US Bureaucracy Keeping Soldier Captive in Afghanistan?
The Taliban terrorists who have held an American soldier in Afghanistan for nearly five years reportedly are willing to discuss his release, but the chances of that happening seem to be slim due to an unlikely source - the American government.
Sgt. Bowe Bergdahl, a 28-year-old from Idaho, has been held by Taliban affiliated terrorists since June 2009. He was last seen in a video released by the terrorists last December.
According to a defense official and a military officer, who spoke on condition of anonymity, the Taliban captors have expressed interest in proving their intentions to release Bergdahl, but the US has not yet formally responded to the request, reports The World Post.
"Elements in all echelons — from the top of the Taliban down to the folks holding Bergdahl — are reaching out to make a deal," noted the officials, while pointing the finger at bureaucratic disorganization for leaving the offer hanging.
Efforts to secure Bergdahl's release are marred by an unclear division of authority. An official noted those working on the case include two dozen officials at the State and Defense departments, the military's US Central Command, the Joint Chiefs of Staff, US Special Operations Command, the CIA and the FBI.
Struggling to unify the efforts
Rep. Duncan Hunter (R-CA) earlier in the year pressed US Defense Secretary Chuck Hagel to centralize the efforts, noting that centralized command "is little to nonexistent." While Hagel made an appointment to manage the case, that appointment only had jurisdiction over the Pentagon and not the other agencies.
Undeterred, Hunter wrote to US President Barack Obama, asking for the Defense Department to be allowed to lead the efforts, and that one coordinator be appointed to manage the case. Such a unified approach apparently has yet to be implemented.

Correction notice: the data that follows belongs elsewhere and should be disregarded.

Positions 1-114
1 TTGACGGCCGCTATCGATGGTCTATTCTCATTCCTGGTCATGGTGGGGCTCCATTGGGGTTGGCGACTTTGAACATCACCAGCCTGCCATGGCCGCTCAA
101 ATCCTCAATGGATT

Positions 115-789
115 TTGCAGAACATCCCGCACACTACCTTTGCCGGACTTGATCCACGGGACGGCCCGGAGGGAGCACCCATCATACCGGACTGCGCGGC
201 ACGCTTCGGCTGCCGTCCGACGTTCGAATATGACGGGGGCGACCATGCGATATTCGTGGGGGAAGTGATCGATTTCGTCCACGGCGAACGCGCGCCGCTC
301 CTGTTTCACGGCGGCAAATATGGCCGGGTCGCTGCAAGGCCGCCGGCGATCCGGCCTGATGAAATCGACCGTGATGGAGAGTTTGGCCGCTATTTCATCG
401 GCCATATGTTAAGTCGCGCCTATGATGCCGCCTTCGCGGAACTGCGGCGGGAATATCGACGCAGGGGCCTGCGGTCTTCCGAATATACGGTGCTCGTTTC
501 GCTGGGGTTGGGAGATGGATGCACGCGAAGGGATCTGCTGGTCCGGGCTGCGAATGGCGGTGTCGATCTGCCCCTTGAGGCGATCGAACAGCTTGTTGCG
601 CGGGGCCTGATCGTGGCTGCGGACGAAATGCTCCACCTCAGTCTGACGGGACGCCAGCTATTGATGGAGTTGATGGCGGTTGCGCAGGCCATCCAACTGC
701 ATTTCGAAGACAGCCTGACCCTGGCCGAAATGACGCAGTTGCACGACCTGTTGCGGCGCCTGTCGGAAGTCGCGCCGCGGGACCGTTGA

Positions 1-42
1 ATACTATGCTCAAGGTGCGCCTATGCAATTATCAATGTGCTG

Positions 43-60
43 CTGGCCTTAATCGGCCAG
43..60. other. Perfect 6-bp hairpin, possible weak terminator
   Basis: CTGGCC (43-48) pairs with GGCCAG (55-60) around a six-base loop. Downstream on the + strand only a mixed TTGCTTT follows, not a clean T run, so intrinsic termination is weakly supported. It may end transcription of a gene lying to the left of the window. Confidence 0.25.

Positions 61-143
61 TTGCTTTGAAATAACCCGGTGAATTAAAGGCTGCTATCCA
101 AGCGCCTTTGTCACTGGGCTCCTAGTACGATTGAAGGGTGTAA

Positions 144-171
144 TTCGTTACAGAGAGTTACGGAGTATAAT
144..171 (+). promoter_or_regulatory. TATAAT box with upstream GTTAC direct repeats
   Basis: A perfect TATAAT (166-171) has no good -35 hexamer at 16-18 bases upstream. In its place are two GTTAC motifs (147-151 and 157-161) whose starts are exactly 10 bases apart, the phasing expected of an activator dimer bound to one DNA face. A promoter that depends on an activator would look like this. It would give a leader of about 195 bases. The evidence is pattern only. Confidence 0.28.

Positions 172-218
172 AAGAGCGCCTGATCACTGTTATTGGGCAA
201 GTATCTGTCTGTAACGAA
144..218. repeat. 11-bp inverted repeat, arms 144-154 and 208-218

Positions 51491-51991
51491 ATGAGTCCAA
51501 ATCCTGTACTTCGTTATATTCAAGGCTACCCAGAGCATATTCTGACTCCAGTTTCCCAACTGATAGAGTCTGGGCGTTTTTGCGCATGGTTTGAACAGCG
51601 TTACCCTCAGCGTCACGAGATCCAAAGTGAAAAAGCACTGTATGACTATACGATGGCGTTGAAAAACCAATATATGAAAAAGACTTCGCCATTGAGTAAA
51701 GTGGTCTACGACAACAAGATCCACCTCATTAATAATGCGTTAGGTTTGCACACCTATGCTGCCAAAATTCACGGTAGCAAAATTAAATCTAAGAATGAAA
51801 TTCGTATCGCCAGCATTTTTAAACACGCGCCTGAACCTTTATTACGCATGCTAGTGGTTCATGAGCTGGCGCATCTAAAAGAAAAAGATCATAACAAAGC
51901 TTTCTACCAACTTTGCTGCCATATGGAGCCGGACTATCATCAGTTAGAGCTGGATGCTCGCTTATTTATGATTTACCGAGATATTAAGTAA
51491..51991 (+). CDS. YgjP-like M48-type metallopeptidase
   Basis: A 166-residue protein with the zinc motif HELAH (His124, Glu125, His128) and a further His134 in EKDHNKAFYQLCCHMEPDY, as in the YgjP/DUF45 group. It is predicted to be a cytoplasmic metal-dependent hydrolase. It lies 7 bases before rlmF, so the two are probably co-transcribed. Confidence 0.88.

Caitlin Hayden, spokesperson for the National Security Council, denied that Bergdahl's continued captivity is a result of bureaucratic incompetency, saying the soldier remains captive because he is held by terrorists, "not because of a lack of effort or coordination by the US government."
However, Sen. John McCain (R-AZ) remarked "how can you get him back if you are totally disorganized?" He added that plans to exchange five Taliban detainees for Bergdahl, a plan whose validity he questioned, is "dead" and "hasn't gone anywhere for a couple of years."
In neighboring Pakistan, 72-year-old Warren Weinstein was captured by Al Qaeda over two years ago while working as a consultant on US government programs.
In a video message last December, Weinstein addressed the US government and said "now when I need my government, it seems that I have been totally abandoned and forgotten." Obama's administration has said it will not negotiate with Al Qaeda for Weinstein's release.